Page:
Another look down the main back aisle, this time from the area of the automotive department. We also see part of the toy department to the right side of this photo as well, which is the direction we'll be heading next for this tour. As YonWooRetail2 commented, "The presentation of this store is very impressive! I really think a lot of these Kmart stores could be salvaged (expecially if they trimmed the prices and put more items on sale). That's what I've been noticing with my last few visits to Kmart- not many things on sale, just regular prices. But overhauling Kmart would probably require too much exertion by those on the top 😔" vintagefans added upon these comments by saying, "I agree this store is nicely presented, I like the old green floor actually. And yeah, it would be cool if Kmart could be sold and turned around it would be quite an amazing comeback!"

     Additionally, that red two-tier cart you see in this photo was another stray that wandered over from the Redner’s grocery store next door. This Kmart had two tier carts as well, but they were the usual gray metal ones.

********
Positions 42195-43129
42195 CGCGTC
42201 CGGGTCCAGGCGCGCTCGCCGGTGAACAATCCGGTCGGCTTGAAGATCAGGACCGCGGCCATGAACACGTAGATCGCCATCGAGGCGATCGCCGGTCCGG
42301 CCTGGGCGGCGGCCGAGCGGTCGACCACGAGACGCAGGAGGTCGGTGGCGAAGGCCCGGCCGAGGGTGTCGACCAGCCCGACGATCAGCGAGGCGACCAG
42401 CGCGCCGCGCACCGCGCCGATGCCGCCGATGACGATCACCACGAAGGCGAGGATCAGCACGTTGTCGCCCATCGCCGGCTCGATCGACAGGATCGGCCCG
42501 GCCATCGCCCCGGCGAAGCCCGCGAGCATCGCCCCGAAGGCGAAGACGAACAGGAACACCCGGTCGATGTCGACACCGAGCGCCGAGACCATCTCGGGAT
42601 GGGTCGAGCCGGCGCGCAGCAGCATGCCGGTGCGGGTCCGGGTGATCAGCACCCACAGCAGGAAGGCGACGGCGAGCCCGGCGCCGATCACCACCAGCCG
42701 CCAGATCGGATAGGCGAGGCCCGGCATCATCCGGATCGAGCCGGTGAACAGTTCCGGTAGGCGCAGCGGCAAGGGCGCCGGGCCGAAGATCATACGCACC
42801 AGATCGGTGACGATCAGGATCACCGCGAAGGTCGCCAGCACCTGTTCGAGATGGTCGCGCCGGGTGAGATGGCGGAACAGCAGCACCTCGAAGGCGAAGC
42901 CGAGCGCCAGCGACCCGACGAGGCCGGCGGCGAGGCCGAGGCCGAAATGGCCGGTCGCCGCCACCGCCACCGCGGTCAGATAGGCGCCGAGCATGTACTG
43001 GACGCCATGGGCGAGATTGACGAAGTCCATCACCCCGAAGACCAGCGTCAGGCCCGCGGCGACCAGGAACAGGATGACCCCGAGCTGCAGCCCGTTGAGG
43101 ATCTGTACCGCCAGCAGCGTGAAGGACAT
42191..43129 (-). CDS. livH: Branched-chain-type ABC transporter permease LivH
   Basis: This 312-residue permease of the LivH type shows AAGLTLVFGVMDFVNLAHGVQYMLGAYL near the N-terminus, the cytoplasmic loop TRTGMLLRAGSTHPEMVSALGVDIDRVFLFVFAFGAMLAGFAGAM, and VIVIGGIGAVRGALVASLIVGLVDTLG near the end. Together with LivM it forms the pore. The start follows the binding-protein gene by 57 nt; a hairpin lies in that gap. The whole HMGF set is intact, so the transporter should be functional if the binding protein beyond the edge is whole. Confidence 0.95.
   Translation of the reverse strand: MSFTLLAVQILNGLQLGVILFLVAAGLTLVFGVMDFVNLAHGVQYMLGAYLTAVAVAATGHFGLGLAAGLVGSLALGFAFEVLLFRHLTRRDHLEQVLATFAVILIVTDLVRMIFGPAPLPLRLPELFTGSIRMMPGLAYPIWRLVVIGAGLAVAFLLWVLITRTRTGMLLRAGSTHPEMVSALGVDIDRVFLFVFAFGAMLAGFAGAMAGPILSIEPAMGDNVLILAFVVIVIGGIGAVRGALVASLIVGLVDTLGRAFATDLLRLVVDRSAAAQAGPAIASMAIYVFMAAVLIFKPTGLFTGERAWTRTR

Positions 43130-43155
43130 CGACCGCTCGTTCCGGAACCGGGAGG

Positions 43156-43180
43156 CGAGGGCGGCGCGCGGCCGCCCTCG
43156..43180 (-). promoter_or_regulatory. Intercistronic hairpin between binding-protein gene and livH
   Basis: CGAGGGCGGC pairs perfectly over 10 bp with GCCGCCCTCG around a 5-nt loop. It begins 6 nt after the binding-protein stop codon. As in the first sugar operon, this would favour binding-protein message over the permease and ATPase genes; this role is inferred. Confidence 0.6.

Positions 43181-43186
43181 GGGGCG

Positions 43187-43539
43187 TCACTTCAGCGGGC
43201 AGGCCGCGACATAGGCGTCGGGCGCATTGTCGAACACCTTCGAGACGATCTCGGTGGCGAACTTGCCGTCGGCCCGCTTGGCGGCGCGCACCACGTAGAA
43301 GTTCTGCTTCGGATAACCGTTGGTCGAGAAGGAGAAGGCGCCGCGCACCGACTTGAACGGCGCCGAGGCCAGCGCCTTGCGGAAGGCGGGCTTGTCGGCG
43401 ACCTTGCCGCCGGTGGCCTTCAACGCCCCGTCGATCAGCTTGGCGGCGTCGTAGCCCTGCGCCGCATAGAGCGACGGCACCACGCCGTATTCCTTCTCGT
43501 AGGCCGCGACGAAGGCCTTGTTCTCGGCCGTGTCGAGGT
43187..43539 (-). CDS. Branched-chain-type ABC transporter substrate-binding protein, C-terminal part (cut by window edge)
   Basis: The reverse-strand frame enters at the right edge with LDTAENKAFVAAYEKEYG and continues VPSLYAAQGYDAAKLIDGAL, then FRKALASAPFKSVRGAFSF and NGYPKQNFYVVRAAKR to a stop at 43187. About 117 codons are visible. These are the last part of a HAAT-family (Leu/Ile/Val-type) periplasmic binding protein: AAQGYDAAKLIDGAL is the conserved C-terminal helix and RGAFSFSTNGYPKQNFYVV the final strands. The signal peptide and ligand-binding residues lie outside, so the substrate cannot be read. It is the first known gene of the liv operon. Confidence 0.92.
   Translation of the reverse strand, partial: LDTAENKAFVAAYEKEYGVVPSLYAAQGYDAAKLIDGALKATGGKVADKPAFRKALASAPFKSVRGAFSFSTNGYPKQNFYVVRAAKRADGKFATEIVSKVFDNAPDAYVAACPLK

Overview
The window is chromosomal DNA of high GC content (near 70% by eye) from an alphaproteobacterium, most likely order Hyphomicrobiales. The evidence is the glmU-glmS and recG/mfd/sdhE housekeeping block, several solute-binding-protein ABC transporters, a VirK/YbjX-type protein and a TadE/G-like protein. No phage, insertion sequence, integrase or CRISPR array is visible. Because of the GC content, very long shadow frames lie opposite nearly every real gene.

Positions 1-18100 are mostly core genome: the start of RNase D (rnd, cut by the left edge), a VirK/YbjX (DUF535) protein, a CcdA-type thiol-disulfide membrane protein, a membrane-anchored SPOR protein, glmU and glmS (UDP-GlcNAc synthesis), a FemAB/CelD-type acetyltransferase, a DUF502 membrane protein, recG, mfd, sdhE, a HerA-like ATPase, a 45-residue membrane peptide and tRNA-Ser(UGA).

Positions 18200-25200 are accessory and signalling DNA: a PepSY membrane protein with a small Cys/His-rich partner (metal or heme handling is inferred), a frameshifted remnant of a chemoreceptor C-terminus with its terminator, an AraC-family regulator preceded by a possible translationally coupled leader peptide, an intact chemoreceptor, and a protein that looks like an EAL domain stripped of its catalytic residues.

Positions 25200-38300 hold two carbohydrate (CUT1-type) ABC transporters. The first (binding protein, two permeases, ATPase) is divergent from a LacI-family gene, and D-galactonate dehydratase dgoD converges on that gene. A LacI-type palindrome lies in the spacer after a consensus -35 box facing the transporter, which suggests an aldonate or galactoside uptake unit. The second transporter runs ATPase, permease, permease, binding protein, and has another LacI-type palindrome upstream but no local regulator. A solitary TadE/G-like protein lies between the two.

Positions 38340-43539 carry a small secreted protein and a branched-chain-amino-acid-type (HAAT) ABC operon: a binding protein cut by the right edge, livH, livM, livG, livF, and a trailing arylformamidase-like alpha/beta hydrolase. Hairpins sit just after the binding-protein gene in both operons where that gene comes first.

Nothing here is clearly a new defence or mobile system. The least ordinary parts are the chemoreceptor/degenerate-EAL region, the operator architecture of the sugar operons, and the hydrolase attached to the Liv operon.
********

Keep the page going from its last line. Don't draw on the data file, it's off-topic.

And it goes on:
Here’s a look across the store from one of the center cut through aisles. This photo was taken in the toy department, looking back toward housewares and food. This also appears to be my best photo of this store’s toy department that I got. I’m surprised at that, as this was the part of the store in which I would spend so much time way back when!

     This is the same center cut through aisle, just photographed from further down near housewares and food.

     This is a double-wide aisle that separated food from housewares and linens. At the time this photo was taken, the displays in the center of this aisle were dedicated so some promotional and sale merchandise.

     In addition to the sale displays, this double-wide aisle also contained the laundry detergents and some cleaning chemicals, all of which were stored on warehouse style shelving (typical of many Kmart stores).

     Jumping from 2016 to 2017, this double-wide aisle was converted from solely sale merchandise into Kmart’s new “Deal Flash” section. From what I understand, the “Deal Flash” products were limited quantity closeout buys that Kmart obtained to sell at a deep discount. However, as of 2019, I'm not sure if the "Deal Flash" promotion is still going on or not. I haven't seen any deal flash merchandise at my local-ish Kmart recently.